In a recent study published in the journal Science Translational Medicine, researchers explored the mechanisms underlying the transition from acute to chronic low back pain (LBP) by transcriptome-wide analysis of peripheral immune cells from acute LBP patients.
Chronic LBP is the most commonly reported chronic pain condition. Existing therapeutic regimens for LBP include drugs such as nonsteroidal anti-inflammatory drugs (NSAID) and corticosteroids, which have demonstrated minimal efficacy. A detailed understanding of the molecular mechanisms that underlie the transition of acute-to-chronic pain would enable the development of more efficacious analgesic therapeutics.
Study: Acute inflammatory response via neutrophil activation protects against the development of chronic pain. Image Credit: RomarioIen / Shutterstock
About the study
In the present study, researchers evaluated the association between genome-wide transcriptomics and the development of persistent chronic LBP among patients with pain persisting beyond three months of an acute LBP episode.
The peripheral immune cells of 98 LBP patients were subjected to transcriptome-wide analysis during the acute episode (t0) and during the follow-up visit three months later (t1). The participants were a part of the PainOMICs study.
The pain was assessed among participants using a numeric rating scale (NRS) and the painDETECT questionnaire. Based on the NRS scores <4 or >4 in the week before t1, the participants were categorized as those with resolved pain (‘R’ group) and those with persistent pain (‘P’ group).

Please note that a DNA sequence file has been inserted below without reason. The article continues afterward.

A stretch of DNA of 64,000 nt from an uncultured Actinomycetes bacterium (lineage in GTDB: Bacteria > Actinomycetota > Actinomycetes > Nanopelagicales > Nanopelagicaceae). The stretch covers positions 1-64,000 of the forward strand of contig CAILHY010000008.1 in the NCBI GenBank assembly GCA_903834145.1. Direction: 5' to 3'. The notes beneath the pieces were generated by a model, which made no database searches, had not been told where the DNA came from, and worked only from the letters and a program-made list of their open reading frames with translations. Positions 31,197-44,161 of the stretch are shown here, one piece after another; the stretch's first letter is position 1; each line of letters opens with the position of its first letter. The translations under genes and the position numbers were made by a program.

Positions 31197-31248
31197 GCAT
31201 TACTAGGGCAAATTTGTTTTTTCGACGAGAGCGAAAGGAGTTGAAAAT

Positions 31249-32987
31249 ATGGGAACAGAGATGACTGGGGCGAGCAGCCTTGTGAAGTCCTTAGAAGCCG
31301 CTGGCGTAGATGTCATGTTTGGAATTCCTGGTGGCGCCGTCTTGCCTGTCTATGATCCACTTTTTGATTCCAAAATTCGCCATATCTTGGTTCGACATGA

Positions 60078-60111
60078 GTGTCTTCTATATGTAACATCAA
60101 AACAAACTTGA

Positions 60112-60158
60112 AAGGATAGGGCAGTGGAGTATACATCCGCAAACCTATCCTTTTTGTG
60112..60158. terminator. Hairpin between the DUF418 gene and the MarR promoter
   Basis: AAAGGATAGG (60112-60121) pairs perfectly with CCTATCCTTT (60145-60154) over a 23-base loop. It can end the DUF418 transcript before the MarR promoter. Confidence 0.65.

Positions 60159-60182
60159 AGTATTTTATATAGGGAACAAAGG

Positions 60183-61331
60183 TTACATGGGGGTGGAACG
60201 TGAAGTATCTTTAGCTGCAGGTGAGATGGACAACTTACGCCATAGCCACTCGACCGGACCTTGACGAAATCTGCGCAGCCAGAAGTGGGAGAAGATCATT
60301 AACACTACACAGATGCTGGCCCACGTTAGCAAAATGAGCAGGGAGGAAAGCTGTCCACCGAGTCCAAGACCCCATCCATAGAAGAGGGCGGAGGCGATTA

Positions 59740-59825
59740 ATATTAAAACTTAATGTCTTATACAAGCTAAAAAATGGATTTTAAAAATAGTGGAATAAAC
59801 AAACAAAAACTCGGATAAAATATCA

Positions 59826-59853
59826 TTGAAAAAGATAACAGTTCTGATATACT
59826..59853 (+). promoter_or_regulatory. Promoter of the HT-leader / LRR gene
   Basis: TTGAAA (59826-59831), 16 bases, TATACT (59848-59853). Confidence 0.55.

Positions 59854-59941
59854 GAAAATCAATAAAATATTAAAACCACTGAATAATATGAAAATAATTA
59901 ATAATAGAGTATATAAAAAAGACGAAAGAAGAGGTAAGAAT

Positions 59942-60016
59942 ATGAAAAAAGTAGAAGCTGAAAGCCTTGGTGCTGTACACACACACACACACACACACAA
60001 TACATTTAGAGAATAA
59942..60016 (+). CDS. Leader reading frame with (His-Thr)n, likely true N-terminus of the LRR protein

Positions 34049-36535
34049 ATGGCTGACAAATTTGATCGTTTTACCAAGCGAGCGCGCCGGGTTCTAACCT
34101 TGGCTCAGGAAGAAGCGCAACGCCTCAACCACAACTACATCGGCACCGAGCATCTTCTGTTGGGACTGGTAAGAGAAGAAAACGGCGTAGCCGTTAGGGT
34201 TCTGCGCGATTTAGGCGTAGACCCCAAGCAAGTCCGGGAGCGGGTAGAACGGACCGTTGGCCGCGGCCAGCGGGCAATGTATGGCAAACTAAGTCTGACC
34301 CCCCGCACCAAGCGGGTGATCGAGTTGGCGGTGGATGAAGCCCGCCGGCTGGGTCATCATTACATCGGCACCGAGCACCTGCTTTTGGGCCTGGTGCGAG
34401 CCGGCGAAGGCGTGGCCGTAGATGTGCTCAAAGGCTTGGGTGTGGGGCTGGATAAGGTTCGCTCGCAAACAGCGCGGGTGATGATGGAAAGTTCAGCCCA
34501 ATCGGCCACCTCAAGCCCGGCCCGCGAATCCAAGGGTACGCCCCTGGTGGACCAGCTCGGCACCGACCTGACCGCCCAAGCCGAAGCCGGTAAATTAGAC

Next, the alterations in cell populations were assessed, and the genes associated with such alterations were enlisted using the CIBERSORT gene expression input matrix. In addition, the changes in biological pathways underlying the alterations were determined. Rodent pain models were used to elucidate the mechanisms that mediate the transition from acute to chronic pain. The findings were compared to those in patients with temporomandibular joint disorders (TMDs).
Lastly, human participants of the United Kingdom (UK) Biobank were analyzed to evaluate the association between back pain and the use of anti-inflammatory drugs. The authors hypothesized that drugs that inhibit inflammation could interfere with the natural recovery processes and prolong the pain. Medications such as corticosteroids, NSAIDs, and antidepressants were comparatively evaluated to test the hypothesis.
Mechanical pain sensitivity was evaluated prior to and at several time points post chronic constriction injury (CCI) of the sciatic nerve, inflammatory injury using complete Freund’s adjuvant (CFA), and nerve growth factor (NGF) injections into the lower back muscles.
“In analyzing the genes of people suffering from lower back pain, we observed active changes in genes over time in people whose pain went away. Changes in the blood cells and their activity seemed to be the most important factor, especially in cells called neutrophils,” says Luda Diatchenko a Professor in the Faculty of Medicine, Faculty of Dentistry, and Canada Excellence Research Chair in Human Pain Genetics.
At t0, no differentially expressed genes expressed by the P and R group patients attained genome-wide statistical significance. In striking contrast, at t1 more than 5500 genes were differentially expressed among R group patients whereas no differentially expressed genes were detected among P group patients. This indicated that R group patients had abundant active biological processes underlying recovery and the processes were partially driven by blood cell composition changes.